Earlier this month we wrote about Conservation Alliance board member and The North Face icon Conrad Anker's preparation for his third summit of Mt. Everest. As the weather improved and the summit attempt date drew closer, it was exciting to follow Conrad and his team, online, courtesy of The North Face and National Geographic Society.
On Friday, May 25th, Conrad summated, without oxygen, via the South Col route, along with National Geographic/The North Face expedition members Kris Erickson, Sam Elias, Emily Harrington, Mark Jenkins, and Hilaree O'Neil.
This year was one of the deadliest seasons on Mt. Everest. Ten people died on the mountain. Lines of climbers caused traffic jams on May 19th, when over 300 people crowed the upper slopes of Everest's southeast ridge. Alpine climbing is inherently dangerous. So why do climbers continue to risk their lives to climb to the world's highest point?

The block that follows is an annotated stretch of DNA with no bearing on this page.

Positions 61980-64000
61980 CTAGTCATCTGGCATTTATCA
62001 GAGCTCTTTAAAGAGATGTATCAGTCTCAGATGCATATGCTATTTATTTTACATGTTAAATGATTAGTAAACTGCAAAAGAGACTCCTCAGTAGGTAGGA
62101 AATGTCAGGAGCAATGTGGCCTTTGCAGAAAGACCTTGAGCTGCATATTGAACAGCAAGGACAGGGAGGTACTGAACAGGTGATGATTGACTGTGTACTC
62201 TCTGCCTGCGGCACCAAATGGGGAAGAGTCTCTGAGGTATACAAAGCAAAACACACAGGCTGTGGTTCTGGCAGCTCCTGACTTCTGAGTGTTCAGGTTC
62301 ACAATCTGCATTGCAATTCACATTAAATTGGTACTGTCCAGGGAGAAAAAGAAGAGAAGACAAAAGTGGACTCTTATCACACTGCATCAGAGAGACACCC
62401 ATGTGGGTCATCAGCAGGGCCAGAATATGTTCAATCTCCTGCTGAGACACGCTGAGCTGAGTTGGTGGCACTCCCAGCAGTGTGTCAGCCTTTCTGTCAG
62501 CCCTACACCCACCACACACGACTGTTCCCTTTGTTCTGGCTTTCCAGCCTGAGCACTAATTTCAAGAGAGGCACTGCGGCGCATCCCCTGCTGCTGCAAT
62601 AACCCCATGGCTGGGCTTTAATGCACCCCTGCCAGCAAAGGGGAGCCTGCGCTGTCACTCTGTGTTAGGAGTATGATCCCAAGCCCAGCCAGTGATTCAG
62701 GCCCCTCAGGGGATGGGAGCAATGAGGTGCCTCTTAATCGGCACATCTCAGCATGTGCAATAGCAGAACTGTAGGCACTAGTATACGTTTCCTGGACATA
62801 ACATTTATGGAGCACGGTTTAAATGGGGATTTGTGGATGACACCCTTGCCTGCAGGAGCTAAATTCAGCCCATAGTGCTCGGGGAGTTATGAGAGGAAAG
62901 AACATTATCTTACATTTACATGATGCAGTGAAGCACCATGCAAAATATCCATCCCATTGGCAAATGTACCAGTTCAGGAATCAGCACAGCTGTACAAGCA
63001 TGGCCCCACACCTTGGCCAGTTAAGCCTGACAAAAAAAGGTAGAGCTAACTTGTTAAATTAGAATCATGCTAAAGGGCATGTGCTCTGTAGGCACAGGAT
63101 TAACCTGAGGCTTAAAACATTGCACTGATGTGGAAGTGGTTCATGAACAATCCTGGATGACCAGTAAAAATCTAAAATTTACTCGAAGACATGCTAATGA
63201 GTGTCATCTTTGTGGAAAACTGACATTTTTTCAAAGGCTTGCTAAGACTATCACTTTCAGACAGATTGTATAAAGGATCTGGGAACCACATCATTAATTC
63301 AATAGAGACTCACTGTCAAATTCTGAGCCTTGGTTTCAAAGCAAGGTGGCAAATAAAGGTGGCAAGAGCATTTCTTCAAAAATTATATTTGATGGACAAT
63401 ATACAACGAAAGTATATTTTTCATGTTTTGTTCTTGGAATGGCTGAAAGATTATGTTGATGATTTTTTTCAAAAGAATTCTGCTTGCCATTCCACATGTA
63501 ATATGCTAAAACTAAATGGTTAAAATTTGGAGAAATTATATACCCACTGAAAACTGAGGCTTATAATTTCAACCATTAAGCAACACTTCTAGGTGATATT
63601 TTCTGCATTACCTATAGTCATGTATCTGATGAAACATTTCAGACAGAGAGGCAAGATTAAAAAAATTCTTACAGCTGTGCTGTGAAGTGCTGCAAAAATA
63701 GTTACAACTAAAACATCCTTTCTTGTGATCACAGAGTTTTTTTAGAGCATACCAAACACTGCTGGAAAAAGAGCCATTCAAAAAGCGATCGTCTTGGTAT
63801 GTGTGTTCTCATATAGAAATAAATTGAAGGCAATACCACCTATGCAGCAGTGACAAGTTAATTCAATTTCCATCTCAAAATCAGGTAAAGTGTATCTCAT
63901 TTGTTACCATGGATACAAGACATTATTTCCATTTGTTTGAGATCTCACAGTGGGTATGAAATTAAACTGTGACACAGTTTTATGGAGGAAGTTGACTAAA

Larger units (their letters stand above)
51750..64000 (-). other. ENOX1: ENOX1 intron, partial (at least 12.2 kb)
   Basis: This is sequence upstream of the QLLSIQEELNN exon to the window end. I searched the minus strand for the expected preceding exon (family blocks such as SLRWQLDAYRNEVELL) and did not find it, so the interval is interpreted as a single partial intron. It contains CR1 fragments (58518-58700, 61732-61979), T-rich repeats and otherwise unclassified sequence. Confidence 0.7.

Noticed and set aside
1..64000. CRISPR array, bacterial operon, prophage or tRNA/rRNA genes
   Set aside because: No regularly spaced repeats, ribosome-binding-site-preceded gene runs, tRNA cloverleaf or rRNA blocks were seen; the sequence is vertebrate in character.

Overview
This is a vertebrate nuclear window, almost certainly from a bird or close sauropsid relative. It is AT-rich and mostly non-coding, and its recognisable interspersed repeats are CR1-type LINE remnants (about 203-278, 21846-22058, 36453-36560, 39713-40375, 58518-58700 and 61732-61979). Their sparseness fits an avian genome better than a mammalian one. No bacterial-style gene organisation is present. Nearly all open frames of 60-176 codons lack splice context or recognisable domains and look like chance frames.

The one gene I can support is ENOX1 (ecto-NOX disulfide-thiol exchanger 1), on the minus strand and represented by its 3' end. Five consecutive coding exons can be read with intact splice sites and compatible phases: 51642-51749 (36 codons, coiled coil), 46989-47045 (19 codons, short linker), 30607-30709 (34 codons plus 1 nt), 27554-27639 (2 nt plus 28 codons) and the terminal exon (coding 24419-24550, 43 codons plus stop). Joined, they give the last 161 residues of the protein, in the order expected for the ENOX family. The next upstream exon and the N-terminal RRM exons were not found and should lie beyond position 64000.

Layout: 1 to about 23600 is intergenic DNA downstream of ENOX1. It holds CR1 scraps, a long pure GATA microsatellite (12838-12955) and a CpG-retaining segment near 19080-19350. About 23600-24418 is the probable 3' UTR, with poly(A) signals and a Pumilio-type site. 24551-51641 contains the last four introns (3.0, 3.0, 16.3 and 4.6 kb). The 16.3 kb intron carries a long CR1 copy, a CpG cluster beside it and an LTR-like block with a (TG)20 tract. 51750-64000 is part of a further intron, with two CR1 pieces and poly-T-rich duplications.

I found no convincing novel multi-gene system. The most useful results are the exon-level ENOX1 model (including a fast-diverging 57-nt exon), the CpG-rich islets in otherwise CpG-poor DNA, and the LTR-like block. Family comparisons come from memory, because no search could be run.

Mark Jenkins, a member of Conrad's expedition team said well in his most recent post to National Geographic's Everest Blog:
Climbing Everest is not curing cancer. It is a narcissistic pursuit, not a noble one. But, there is grandeur in the endeavor. A common goal of magnificent difficulty, with everyone sharing in the brief moments of pleasure and extended periods of pain, binds heart to heart more strongly than the rope itself. Because Everest is so high and so indifferent, it calls upon every mountaineer, at some point during the climb, to rise to his or her better self-that person inside us all who has unquestioned courage, who will sacrifice without doubt, who will commit without complaint, who will put life on the line. This is the answer to the inevitable question: Why? Because: The highest mountain in the world, Mount Everest, expects of you, demands of you, to reach for the highest qualities inside yourself.
Congratulations to Conrad and his team!